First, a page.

Oogenesis in the polychaete worm, Ophryotrocha labronica
Brubacher, John Lewis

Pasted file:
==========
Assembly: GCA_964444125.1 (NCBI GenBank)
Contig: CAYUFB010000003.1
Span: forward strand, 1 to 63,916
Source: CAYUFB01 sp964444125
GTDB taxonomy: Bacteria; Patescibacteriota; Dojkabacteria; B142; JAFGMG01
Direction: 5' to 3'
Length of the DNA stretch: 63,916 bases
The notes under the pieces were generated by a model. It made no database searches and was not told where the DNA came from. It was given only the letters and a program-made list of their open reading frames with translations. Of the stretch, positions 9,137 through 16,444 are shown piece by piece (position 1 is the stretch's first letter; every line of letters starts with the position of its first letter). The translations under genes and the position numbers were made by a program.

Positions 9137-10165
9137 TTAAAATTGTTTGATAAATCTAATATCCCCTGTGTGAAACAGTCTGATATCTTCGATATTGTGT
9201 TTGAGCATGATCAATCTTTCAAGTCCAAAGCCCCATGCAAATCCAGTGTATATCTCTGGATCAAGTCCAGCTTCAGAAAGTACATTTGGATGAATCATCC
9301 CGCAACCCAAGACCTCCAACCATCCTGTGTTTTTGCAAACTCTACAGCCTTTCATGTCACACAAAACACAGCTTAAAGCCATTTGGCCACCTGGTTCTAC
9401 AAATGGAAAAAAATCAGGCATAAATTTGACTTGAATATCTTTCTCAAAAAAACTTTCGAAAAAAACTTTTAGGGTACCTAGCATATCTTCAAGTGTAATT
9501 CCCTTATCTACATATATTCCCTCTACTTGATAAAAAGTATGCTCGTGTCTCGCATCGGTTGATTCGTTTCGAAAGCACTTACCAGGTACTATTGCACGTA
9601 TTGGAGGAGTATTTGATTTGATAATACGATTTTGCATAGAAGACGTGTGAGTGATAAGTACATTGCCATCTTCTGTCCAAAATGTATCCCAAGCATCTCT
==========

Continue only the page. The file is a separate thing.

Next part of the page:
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In most animals, oogenesis involves a syncytial “cyst” stage. Cysts are produced by incomplete mitotic divisions of gonial precursor cells, leaving the resulting cystocytes interconnected by cytoplasmic bridges. The bridges subsequently break down, liberating the developing gametes. In some animals (e.g. meroistic insects) cysts are “polarized”, such that certain cystocytes differentiate as supportive nurse cells, rather than oocytes. The variability of cysts in animal oogenesis contrasts with the relative universality of spermatogenic cysts, making the functional importance of cysts in oogenesis unclear. I have studied oogenesis in a polychaete worm, Ophryotrocha labronica (Annelida: Dorvilleidae). These worms produce polarized, two-celled oogenic cysts with one nurse cell and one oocyte. Such cysts resemble their better-characterized counterparts in meroistic insects. However, using a variety of light- and electron-microscopic techniques, I show here that the resemblance between O. labronica and meroistic insects is largely superficial. Rather, the roles of nurse cells and the mechanisms underlying cystocyte differentiation are quite distinct in both groups. Therefore, similarities between these polychaetes and insects are probably examples of convergent evolution rather than homology. These observations underscore the plasticity of oogenesis among animals. Mechanisms by which germ cells become distinct from somatic cells in animals are also a subject of considerable research activity. Two general modes of germ-cell specification have been described in animals: deterministic specification, which is typical of established model species (e.g., Drosophila melanogaster and Caenorhabditis elegans) and inductive specification, which, though it is the more-common mode among animals, has not been well studied. As an annelid worm, O. labronica likely specifies its germ cells inductively, and therefore has potential to serve as a model species for studies of inductive germ cell specification. Realizing this potential, however, will require the development of genetic resources for this species. I describe the beginnings of such work here: the isolation and characterization of a vasa/PL10-like gene whose expression is largely restricted to germ cells, the construction of a cDNA library, and the refinement of methods for in situ hybridization and immunostaining to visualize gene expression in whole worms.